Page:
Organizers of the Women’s March on Asheville say they expect the city’s streets to be filled with demonstrators as locals join in solidarity with the national Women’s March on Washington on Saturday, Jan. 21.
Asheville Mayor Esther Manheimer will kick off the event at 11 a.m. at Pack Square Park. Other speakers will include state Senator Terry Van Duyn, Nikki Harris of Planned Parenthood, Rev. Glenda McDowell of The Cathedral of All Souls, Buncombe County Commissioner and Campaign for Southern Equality Executive Director Jasmine Beach-Ferrara, Zeke Christopoulos of Tranzmission and community activist Iindia Pearson.
From Pack Square, marchers will walk along Spruce Street to Walnut Street. The route will continue up North Lexington Avenue before turning onto College Street toward Pritchard Park. At the intersection of College Street and Patton Avenue, marchers will turn up Patton to return to Pack Square.
Marie-Line Germain, a professor at Western Carolina University, has led planning for the march. A former grassroots organizer for Hillary Clinton’s Asheville campaign, Germain says, “This march goes beyond political affiliation.” Her organizing activities, she says, are an outgrowth of her individual convictions and don’t represent the university.
Borrowing from the Women’s March on Washington’s mission statement, the Asheville march stresses the importance of standing in solidarity with friends and family for the protection of human rights. Organizers say the march is a statement rather than a protest.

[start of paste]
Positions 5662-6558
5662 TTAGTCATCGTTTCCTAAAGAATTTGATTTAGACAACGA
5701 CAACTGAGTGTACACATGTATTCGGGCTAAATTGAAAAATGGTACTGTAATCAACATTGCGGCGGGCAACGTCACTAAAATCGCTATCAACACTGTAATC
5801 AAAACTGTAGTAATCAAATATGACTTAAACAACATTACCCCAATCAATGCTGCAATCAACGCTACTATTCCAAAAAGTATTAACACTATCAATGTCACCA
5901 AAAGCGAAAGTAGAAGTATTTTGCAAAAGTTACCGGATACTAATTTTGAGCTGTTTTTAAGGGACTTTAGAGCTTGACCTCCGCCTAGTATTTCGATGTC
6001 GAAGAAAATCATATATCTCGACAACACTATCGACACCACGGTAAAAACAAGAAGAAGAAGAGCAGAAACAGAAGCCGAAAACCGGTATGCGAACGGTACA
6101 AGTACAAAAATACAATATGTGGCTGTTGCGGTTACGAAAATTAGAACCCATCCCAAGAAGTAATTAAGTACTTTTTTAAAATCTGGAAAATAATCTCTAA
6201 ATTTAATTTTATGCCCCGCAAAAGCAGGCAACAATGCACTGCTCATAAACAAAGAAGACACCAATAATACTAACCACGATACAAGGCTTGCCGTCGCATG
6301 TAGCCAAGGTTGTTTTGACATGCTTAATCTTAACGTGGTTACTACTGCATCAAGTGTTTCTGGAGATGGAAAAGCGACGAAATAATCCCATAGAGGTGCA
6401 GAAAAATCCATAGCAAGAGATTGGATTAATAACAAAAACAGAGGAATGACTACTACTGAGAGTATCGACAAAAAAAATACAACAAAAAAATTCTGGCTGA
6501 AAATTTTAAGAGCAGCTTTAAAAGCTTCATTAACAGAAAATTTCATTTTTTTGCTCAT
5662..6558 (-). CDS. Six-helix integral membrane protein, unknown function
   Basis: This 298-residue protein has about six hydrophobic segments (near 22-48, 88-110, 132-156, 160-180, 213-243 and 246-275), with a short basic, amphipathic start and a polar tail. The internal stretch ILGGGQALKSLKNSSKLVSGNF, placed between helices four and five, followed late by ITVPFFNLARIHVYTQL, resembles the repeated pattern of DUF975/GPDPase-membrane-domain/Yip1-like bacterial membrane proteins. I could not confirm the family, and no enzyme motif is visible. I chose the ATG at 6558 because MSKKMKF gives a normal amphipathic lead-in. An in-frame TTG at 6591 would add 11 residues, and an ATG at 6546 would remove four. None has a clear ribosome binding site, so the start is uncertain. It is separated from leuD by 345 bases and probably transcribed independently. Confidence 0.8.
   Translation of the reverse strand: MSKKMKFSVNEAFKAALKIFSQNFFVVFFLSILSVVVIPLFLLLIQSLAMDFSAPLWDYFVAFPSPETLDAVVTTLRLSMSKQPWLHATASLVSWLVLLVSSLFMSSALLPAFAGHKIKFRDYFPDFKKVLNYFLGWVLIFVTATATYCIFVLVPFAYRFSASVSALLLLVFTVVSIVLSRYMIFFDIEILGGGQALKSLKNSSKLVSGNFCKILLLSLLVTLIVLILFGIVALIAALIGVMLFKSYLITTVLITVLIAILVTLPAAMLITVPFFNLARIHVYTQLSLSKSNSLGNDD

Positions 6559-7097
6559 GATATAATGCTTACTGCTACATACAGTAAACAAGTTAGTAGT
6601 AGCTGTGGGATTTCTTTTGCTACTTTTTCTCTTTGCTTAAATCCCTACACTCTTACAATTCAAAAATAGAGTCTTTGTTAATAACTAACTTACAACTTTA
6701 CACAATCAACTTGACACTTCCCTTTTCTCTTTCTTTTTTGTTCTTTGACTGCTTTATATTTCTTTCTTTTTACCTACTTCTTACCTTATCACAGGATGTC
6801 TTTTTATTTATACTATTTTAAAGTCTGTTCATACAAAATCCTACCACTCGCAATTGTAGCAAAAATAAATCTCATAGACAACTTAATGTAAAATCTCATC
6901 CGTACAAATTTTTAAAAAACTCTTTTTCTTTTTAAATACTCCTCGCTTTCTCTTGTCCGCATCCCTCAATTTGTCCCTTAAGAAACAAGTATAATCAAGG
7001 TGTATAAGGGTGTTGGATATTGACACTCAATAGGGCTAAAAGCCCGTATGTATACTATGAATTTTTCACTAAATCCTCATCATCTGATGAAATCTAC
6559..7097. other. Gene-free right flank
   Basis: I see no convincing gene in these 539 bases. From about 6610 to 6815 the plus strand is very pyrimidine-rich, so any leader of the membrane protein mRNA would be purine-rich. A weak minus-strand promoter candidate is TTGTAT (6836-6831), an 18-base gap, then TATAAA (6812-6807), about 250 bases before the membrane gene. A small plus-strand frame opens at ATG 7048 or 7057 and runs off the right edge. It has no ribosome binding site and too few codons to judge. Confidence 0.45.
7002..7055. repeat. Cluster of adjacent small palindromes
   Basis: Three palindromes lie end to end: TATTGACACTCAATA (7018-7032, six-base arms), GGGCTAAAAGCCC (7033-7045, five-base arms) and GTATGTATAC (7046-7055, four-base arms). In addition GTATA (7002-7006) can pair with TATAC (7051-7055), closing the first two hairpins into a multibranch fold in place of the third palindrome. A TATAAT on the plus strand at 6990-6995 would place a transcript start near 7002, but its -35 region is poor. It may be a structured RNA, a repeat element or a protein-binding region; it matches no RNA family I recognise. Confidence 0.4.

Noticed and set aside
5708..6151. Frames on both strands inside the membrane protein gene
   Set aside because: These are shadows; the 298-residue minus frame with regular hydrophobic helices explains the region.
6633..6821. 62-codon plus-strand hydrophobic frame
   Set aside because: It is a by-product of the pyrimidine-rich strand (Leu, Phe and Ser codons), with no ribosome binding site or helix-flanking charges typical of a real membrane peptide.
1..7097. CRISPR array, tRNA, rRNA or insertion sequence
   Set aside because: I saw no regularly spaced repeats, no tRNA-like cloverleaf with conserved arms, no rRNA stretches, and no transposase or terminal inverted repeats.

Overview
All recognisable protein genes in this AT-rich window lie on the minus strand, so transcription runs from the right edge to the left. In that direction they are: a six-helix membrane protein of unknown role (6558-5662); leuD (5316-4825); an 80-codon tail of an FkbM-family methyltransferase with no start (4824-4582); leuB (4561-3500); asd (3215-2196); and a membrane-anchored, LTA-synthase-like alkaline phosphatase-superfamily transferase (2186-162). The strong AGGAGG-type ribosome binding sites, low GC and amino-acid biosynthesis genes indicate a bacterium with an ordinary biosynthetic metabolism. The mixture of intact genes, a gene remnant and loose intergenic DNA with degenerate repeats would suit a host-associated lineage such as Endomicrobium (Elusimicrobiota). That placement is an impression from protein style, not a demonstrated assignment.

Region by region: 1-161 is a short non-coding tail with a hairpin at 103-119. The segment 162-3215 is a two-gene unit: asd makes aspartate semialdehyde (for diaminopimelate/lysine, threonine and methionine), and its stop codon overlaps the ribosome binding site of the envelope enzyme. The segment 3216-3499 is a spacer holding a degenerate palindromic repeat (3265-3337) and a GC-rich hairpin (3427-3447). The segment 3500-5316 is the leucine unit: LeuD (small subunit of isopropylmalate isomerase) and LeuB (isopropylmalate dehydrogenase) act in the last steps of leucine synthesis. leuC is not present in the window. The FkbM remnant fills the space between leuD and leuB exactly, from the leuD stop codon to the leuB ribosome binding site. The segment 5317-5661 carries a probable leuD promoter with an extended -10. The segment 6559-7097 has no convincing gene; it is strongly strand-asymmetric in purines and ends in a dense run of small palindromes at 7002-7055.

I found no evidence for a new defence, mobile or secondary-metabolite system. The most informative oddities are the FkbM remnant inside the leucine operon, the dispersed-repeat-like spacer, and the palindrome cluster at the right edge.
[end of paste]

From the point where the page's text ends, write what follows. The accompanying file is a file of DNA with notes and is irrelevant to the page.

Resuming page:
Lori Horvitz, director of women, gender, and sexuality studies at UNC Asheville and a member of the Asheville march’s planning committee, emphasizes the power in numbers. “People feel helpless alone, but as a community we can find the energy and enthusiasm to move forward in a productive manner and get things done,” she says.
Getting things ready in time for the march has required the efforts of a volunteer planning committee of three professors and two retired executives. Germain and Horvitz both say local businesses have been helpful and supportive. On Friday, Jan. 20, THE BLOCK off Biltmore will host a sign-making event. T-shirts for the march will be available and all proceeds will go to Planned Parenthood South Atlantic.
Although the event is called a women’s march, Horvitz stresses that this is an event for all. “The root of the march stems from our commitment to holding onto the women’s rights we have fought so hard for and won — the right to vote, the right to receive equal pay for equal work, the right to our own reproductive destinies, among others. But it’s not just about women, it’s about looking at oppressions in general,” she says. “We invite all genders to join us, and march with us, and fight for our rights because when one person is oppressed, we’re all oppressed.”
According to the march’s Facebook event page, thousands of individuals are either signed up for or have indicated they are interested in the march. For information on the march or to volunteer, contact WomensMarchAVL@gmail.com, or 828-338-3028.